The Forgotten Water – The Role of Decentralised Wastewater Management in Jakarta’s Socio-Ecological System

By |2019-04-02T11:49:29+02:00April 2nd 2019|water & sanitation, , , , , , , |

Jakarta has responded to regular flooding by proposing gigantic infrastructure projects such as sea walls to keep the water at bay. But the main problem is that the city does not consider the land-water ecosystem as a whole, says Prathiwi W. Putri.

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A Place Like Too Many Others: Gender Inequality in Bawana, Delhi

By |2019-03-08T09:17:30+02:00March 8th 2019|basic infrastructure & housing, water & sanitation, , , , , , , |

In urban settlements around the world, city administrations struggle, and often fail, to provide essential services, safe spaces, and socio-economic securities to residents. While this poses difficulties and dangers to all inhabitants, the consequences of such neglect are especially severe for low-income women and girls.

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“There are huge health risks in not dealing with solid waste” – An interview with Graham Alabaster from UN-Habitat (video)

By |2018-03-29T02:24:02+02:00April 6th 2018|basic infrastructure & housing, energy & waste, health & education, , , , , |

What are the linkages between solid waste management and urban health? And how can city governments improve waste management systems to reduce health risks? On the occasion of World Health Day, URBANET talked to Graham Alabaster, Chief of Sanitation and Waste Management at UN-Habitat.

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Upscaling Sanitation for the Urban Poor in Kenya

By |2017-10-14T15:02:14+02:00August 29th 2017|basic infrastructure & housing, water & sanitation, , , , , , |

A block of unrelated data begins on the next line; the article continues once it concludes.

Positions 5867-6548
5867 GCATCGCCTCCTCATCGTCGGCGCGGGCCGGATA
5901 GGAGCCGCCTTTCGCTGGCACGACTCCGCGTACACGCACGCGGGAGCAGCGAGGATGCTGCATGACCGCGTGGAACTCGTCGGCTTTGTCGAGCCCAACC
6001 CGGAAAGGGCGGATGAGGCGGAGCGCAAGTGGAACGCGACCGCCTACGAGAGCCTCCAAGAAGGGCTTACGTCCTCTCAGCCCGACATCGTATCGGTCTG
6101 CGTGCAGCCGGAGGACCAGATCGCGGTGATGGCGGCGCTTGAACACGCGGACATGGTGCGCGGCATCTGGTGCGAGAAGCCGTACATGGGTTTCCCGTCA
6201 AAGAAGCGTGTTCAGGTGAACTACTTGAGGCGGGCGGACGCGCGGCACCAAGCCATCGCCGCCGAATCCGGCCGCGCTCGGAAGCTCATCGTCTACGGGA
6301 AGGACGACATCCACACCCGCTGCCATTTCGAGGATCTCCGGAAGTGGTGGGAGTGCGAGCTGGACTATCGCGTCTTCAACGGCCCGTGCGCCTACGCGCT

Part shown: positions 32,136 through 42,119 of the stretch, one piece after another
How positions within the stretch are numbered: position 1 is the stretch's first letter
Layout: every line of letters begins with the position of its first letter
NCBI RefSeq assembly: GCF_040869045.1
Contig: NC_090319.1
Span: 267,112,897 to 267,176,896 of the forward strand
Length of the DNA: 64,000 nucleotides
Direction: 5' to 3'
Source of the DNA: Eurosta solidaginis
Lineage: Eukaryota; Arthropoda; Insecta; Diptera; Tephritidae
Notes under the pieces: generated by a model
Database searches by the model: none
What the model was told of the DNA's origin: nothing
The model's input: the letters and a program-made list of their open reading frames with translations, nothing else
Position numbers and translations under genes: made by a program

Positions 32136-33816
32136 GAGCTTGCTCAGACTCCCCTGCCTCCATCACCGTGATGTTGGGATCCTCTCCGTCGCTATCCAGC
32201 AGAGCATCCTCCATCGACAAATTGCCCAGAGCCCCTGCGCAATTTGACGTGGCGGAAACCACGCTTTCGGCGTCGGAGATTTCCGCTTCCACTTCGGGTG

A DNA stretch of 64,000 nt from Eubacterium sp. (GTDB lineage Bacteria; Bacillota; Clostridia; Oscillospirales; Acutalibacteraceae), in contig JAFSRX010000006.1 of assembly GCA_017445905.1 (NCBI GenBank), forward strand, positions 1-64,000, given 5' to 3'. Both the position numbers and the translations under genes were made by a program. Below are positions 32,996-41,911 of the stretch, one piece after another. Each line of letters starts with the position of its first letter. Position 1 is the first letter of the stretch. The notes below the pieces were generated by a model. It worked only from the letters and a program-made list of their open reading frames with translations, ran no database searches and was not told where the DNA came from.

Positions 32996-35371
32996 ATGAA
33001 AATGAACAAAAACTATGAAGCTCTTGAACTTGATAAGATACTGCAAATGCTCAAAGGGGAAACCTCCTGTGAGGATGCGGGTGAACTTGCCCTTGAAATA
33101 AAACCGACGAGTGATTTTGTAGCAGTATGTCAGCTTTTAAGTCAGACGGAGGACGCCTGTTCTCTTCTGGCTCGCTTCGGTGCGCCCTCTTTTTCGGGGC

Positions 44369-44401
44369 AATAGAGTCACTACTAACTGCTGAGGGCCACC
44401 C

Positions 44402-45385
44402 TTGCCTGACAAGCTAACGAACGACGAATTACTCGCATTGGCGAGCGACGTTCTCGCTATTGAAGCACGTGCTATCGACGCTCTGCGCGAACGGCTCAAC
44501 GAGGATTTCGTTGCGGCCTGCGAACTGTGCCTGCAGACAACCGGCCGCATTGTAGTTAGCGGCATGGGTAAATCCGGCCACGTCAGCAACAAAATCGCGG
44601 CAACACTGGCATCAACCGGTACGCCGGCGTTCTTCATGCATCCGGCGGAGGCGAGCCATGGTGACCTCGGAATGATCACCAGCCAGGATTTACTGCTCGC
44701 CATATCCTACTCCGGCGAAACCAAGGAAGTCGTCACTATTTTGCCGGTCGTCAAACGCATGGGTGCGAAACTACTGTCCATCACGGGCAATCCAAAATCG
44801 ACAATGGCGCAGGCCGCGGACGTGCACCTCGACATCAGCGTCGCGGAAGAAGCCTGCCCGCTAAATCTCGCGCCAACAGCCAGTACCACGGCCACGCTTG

Providing access to urban sanitation is challenging because of space limitations, complex land tenure and higher public health concerns in crowded settlements. This is especially true for low-income urban areas. For URBANET, Jane Njagi describes how this challenge has been tackled in Tharaka Nithi County, Kenya.

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“We need to develop urban rights” – An interview with Claudio Orrego, mayor of Santiago de Chile

By |2018-08-02T12:43:56+02:00March 30th 2017|governance & finance, urban & metropolitan governance, , , , , , , |

Santiago de Chile is one of the most well-developed and safe cities in Latin America. We spoke to its mayor Claudio Orrego not only about what metropolitan governance means in Santiago, but also about the current situation in Chile, how urban justice can be enforced and why it is so important to invest in public goods for the urban poor.

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“Local governments are better equipped” – An interview with John Bongat, mayor of Naga City

By |2017-10-25T22:00:46+02:00January 3rd 2017|climate change & resilience, disaster risk reduction, green & smart development, , , , , , , |

John Bongat is the mayor of Naga City in the Philippines, one of the most disaster-prone cities in the world. URBANET talked to him about how he attempts to make Naga City more livable.

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Spotlight on livable cities, Part III: Responding to the challenge of livability

By |2017-10-14T15:43:49+02:00November 29th 2016|basic infrastructure & housing, housing & informality, inclusion, , , , , , , , , , , |

What do cities in India need to be more livable? In the four part series "Spotlight on livable cities", ISOCARP Vice-President Shipra Narang Suri aims to answer this question by approaching it from various angles, giving examples from different areas of urban planning. In this third part, she talks about how Indian cities could be made more livable by improving urban services, mobility, public-private partnerships and the situation in slums.

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